Getty (Bill) France, big daddy of auto racing in the South, is a large
individual possessed of large ambitions. In a decade he has magnified the old
Daytona Beach, Fla. Speed Week into a month-long motoring carnival involving
not only stock cars, which he practically invented, but also world championship
sports car and motorcycle races and passenger car trials.
France clapped on a black pillbox cap brashly copied from the familiar
headpiece of another imposing gentleman, Charles de Gaulle, and launched a
splendacious new race. Called the Daytona Continental, it covered 2,000
kilometers (or 1,243 miles, the distance from Manhattan to Minneapolis) and
lasted nearly 13 ear-busting, car-breaking hours.
It thus became
the longest race in America, which was Big Bill's big idea all along. Until
Sunday, the longest was the 12-hour event at Sebring, down-state a ways from
Daytona. Undoubtedly France sprang the 2,000-kilometer Continental to top
Sebring, although he bats his blue eyes in "Who, me?" innocence over
Since the race
was for that breed of sports racer called the Grand Touring car—an exotic
animal in America—France went flat out to Frenchify the surroundings. He
ordered his Daytona International Speedway .officials to put on French military
kepis, too, and had information posters put up in both French and English. Down
in les pits, the seemly curves of Miss Universe, Ieda Maria Vargas of Brazil,
contributed to the worldly ambiance France was seeking to establish fn this
rather puzzled grits-and-gravy town.
"began on the Speedway's steep banked turns and tight infield road course,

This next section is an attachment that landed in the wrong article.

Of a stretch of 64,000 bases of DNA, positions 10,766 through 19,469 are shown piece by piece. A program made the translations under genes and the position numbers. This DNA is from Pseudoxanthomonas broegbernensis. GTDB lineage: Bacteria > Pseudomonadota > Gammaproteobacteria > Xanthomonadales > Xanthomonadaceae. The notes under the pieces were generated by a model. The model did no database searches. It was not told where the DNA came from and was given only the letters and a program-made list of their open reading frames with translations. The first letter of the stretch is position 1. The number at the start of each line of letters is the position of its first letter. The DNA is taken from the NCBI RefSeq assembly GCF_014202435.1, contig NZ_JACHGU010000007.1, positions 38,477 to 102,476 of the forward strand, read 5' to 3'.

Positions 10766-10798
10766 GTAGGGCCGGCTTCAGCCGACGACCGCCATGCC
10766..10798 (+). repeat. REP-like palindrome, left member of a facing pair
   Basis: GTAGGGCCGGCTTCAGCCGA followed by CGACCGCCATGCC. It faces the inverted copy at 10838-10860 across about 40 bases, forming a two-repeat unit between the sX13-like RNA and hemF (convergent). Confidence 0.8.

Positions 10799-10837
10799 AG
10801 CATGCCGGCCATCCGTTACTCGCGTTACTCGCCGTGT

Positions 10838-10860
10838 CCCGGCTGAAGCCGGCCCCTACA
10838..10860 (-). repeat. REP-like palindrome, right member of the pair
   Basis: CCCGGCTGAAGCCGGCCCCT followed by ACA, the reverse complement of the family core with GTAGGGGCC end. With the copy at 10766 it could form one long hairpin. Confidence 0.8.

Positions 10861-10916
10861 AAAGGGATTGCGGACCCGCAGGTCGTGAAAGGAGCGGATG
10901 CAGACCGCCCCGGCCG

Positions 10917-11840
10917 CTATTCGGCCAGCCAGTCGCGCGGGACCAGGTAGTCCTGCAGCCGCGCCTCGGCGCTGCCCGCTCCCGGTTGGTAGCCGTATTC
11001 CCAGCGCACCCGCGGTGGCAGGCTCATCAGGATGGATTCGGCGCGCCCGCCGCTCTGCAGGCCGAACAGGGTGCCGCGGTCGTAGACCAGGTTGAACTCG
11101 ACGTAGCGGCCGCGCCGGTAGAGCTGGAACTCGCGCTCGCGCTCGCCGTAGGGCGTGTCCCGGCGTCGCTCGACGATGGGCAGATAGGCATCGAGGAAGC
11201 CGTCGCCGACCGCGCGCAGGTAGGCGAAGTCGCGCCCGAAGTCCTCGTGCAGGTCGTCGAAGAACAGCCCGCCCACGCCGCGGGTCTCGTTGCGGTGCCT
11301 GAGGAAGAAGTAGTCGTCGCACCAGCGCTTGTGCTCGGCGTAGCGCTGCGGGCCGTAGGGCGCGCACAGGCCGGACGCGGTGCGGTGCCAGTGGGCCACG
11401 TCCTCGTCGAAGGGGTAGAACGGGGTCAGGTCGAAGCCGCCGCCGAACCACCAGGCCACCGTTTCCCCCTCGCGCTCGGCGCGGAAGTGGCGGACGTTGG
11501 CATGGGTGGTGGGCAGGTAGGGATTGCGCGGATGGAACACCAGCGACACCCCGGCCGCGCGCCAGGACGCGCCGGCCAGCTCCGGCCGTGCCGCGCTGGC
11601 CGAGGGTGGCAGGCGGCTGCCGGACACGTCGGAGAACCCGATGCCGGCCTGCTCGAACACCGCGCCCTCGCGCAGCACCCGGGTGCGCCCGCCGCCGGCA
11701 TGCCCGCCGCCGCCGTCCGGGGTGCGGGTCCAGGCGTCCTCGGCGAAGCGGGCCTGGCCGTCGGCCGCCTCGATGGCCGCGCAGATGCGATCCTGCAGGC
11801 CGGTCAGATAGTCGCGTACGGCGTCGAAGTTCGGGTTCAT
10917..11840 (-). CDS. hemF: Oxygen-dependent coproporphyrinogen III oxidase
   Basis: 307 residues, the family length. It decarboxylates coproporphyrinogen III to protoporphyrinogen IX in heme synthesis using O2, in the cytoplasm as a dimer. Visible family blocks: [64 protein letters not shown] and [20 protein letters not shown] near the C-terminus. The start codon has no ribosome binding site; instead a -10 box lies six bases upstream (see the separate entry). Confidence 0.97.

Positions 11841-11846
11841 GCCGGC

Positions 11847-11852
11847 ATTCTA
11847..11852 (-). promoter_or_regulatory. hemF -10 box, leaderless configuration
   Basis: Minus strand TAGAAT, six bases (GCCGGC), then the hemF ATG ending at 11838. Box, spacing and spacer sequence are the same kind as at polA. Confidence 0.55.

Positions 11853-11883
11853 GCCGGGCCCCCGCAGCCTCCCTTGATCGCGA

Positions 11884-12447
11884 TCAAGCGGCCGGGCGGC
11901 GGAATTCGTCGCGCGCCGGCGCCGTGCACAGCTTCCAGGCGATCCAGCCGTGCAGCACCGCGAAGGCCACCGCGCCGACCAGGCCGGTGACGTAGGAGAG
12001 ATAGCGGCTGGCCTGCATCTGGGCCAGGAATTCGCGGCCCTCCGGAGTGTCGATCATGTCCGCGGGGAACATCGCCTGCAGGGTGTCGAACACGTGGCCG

Italy's glamorous crimson Ferraris assumed their accustomed role as the cars to
beat. This was Ferrari's first defense of its 1963 GT championship. The
defenders were potent: America's former world-champion driver, Phil Hill,
paired with the Latin leadfoot, Pedro Rodriguez, in one wailing factory coupe;
the seasoned American racers Walt Hansgen and Bob Grossman in another.
combining Hill and Rodriguez was a little like letting Drs. Casey and Kildare
operate on the same patient, so different are their driving styles. Hill, best
of the world's endurance drivers, has a delicate touch. Rodriguez is straight
Mexican mole sauce—a very hot driver and very hard on cars.
The Ferraris were
chaperoned by Luigi Chinetti, Enzo Ferrari's man in America, and he was wailing
louder than the cars. "We have a strike at the factory," he cried,
shrugging expressively. "Things look bad."
What did that
have to do with this week's race? "We are bound to have trouble," he
barked Carroll Shelby, builder of the Ford-engined, Anglo-American Cobras.
" Ferrari always has a strike, to hear Chinetti tell it."
For Hill it was a
reunion of sorts with Ferrari, whose works' team he angrily left after the 1962
season—a one-shot free-lance arrangement, permitted under a new contract he has
made with Ford Motor Company. He was as unimpressed by Chinetti's strike talk
as by the trip-hammer speech of his Italian mechanics. "This melodic,
wonderful-sounding chatter," he said, "is usually something as mundane
as 'Have you looked at the spark plugs?' "